Skip to main content Accessibility help
×
Home
Hostname: page-component-55597f9d44-dfw9g Total loading time: 0.311 Render date: 2022-08-11T18:56:06.099Z Has data issue: true Feature Flags: { "shouldUseShareProductTool": true, "shouldUseHypothesis": true, "isUnsiloEnabled": true, "useRatesEcommerce": false, "useNewApi": true } hasContentIssue true

Factors associated with satisfaction of inpatient psychiatric care: a cross country comparison

Published online by Cambridge University Press:  30 January 2019

Victoria Bird*
Affiliation:
Unit for Social and Community Psychiatry (World Health Organisation Collaborating Centre for Mental Health Services Development), Queen Mary University of London, London, UK
Elisabetta Miglietta
Affiliation:
Section of Psychiatry, Department of Public Health and Community Medicine, University of Verona, Verona, Italy
Domenico Giacco
Affiliation:
Unit for Social and Community Psychiatry (World Health Organisation Collaborating Centre for Mental Health Services Development), Queen Mary University of London, London, UK
Michael Bauer
Affiliation:
Department of Psychiatry and Psychotherapy, Carl Gustav Carus University Hospital, Technische Universität Dresden, Dresden, Germany
Lauren Greenberg
Affiliation:
Pragmatic Clinical Trials Unit, Queen Mary University of London, London, UK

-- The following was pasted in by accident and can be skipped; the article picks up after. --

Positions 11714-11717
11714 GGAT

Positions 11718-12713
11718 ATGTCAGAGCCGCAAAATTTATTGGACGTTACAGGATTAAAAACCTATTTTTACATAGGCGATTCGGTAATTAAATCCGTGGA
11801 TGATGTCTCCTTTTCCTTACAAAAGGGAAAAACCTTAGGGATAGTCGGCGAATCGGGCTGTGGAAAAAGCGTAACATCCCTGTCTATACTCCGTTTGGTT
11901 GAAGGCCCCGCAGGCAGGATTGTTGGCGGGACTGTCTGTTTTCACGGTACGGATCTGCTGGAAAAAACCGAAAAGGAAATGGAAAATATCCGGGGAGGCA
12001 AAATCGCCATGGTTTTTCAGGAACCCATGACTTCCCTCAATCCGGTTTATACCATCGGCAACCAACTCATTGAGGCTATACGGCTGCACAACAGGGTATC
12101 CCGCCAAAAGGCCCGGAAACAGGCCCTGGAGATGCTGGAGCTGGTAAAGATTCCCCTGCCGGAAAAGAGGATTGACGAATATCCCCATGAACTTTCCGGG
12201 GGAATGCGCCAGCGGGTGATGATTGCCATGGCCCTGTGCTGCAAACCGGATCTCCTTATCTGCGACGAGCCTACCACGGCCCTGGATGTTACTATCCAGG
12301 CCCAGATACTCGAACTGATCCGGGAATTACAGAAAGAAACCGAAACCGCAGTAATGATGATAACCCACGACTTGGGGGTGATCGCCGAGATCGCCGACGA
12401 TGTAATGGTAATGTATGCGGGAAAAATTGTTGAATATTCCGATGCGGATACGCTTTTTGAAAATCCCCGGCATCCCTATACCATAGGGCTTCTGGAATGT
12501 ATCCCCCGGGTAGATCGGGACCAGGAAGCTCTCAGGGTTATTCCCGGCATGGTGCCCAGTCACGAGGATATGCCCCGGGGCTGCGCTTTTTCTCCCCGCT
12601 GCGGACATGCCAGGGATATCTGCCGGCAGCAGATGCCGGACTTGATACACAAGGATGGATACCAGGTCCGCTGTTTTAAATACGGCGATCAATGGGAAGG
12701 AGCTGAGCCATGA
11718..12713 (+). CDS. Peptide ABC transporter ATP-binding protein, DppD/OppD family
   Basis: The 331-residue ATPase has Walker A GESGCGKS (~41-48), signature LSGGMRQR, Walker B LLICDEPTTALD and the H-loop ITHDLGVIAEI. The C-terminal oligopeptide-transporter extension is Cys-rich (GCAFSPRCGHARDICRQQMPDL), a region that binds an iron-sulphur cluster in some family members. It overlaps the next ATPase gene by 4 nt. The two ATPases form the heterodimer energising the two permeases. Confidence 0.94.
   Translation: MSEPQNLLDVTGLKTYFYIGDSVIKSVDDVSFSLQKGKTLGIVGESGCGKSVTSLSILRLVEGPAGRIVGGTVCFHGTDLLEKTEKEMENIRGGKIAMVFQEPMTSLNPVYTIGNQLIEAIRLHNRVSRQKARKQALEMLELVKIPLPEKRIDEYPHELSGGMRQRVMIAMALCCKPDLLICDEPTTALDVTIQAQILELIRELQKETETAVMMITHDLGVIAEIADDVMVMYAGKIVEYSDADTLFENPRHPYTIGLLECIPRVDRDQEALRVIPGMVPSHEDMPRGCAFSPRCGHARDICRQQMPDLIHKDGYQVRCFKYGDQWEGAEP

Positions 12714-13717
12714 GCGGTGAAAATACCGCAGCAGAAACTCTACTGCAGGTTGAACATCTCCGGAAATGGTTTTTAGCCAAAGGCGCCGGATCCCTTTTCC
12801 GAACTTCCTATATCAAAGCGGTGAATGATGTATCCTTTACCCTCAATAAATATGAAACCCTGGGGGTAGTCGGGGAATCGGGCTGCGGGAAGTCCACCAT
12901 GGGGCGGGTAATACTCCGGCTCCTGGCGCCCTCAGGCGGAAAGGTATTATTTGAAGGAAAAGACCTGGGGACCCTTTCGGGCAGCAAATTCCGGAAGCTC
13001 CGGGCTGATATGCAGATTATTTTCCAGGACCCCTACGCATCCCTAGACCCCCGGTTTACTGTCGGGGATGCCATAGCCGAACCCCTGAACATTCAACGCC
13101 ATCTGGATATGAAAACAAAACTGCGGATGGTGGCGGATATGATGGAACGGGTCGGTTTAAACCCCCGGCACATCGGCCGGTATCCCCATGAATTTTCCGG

Vincent Lorant
Affiliation:
Institute of Health and Society IRSS, Université Catholique de Louvain, Bruxelles, Belgium
Jacek Moskalewicz
Affiliation:
Institute of Psychiatry and Neurology, Warsaw, Poland
Pablo Nicaise
Affiliation:
Institute of Health and Society IRSS, Université Catholique de Louvain, Bruxelles, Belgium
Andrea Pfennig
Affiliation:
Department of Psychiatry and Psychotherapy, Carl Gustav Carus University Hospital, Technische Universität Dresden, Dresden, Germany
Mirella Ruggeri
Affiliation:
Section of Psychiatry, Department of Public Health and Community Medicine, University of Verona, Verona, Italy
Marta Welbel
Affiliation:
Institute of Psychiatry and Neurology, Warsaw, Poland
Stefan Priebe
Affiliation:
Unit for Social and Community Psychiatry (World Health Organisation Collaborating Centre for Mental Health Services Development), Queen Mary University of London, London, UK
*
Author for correspondence: Victoria Bird, E-mail: v.j.bird@qmul.ac.uk

Abstract

Background